Another post at the Slate/Deadspin rountable.
Any of these five plays could easily have gone the other way. In total they represent 0.73 WP—nearly the entire difference between winning and losing. Win probability is obviously an abstract concept, but it helps put a concrete number on what we already intuitively understand. Numbers like this underscore how razor-thin the difference between winning and losing is, especially when the two opponents are evenly matched. This year's Super Bowl was like most other NFL games—it hinged on a handful of critical and unusual events. The conference championship games were no different: The Giants won thanks to two bungled punt returns by the 49ers, and the Patriots won in large part thanks to a missed 32-yard field goal attempt by the Ravens.
If you missed my first one from Sunday night, here's the link. It covered the end-game strategy decisions of allowing the final TD.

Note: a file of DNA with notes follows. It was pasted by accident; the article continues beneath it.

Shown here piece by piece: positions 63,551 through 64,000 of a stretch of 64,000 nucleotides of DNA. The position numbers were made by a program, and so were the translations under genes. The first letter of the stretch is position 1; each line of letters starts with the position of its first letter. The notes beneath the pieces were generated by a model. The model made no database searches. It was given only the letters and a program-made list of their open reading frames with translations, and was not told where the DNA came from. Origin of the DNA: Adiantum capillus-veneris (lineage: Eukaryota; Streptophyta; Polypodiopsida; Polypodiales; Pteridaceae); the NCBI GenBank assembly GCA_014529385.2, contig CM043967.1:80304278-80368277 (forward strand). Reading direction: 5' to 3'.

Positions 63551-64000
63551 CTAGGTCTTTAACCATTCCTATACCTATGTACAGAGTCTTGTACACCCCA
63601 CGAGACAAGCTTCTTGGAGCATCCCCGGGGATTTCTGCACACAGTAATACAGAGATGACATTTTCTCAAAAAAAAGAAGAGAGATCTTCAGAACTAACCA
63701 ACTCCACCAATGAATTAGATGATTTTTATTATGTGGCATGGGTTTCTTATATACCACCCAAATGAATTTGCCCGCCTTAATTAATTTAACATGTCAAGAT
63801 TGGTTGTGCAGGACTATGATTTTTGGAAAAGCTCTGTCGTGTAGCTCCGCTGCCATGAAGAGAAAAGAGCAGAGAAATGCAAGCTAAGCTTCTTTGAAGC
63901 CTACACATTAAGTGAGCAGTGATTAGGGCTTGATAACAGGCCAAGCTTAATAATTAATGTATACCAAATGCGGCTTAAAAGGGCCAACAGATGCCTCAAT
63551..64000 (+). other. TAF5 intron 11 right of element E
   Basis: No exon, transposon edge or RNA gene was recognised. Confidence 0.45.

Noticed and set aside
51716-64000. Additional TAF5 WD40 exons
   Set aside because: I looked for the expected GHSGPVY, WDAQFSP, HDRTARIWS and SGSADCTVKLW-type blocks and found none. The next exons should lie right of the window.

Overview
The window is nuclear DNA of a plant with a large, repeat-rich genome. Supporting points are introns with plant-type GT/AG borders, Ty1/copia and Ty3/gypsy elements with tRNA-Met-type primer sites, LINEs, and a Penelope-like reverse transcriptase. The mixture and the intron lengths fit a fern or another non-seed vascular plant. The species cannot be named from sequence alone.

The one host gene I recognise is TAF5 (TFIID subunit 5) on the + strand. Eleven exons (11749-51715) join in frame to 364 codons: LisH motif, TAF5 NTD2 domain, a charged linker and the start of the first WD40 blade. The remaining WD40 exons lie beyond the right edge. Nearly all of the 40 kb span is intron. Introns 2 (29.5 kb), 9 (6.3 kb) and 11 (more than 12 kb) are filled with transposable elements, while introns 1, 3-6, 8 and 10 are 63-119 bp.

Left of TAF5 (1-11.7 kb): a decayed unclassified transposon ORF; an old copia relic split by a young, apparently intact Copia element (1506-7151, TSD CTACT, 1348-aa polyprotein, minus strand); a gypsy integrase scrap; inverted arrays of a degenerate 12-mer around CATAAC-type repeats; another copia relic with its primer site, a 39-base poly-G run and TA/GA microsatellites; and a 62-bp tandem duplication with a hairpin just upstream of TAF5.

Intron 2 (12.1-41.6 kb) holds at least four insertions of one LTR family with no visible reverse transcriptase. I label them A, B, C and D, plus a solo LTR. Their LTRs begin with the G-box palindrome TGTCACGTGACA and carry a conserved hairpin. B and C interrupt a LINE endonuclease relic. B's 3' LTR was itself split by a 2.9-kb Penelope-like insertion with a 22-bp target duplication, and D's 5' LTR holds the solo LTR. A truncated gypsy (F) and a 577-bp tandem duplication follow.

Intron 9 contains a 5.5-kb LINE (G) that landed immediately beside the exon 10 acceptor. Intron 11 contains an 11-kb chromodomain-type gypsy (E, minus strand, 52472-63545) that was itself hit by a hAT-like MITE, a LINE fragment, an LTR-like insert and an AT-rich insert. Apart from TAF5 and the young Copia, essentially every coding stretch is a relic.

The smartest play of all would've been for Belichick to have allowed the touchdown even earlier. The Patriots certainly could have done so on the play prior to Bradshaw's touchdown run, when he was stopped for a one-yard gain, forcing New England to burn its second timeout. In fact, they probably should have allowed a touchdown as early as the two-minute warning. That’s the point at which the Win Probability of receiving a kickoff down by four or six points (0.23) exceeds the Win Probability of trying to stop the Giants from bleeding the clock dry (0.2). The Patriots would have had almost two minutes, two timeouts, and all four downs available to get a touchdown and steal the win.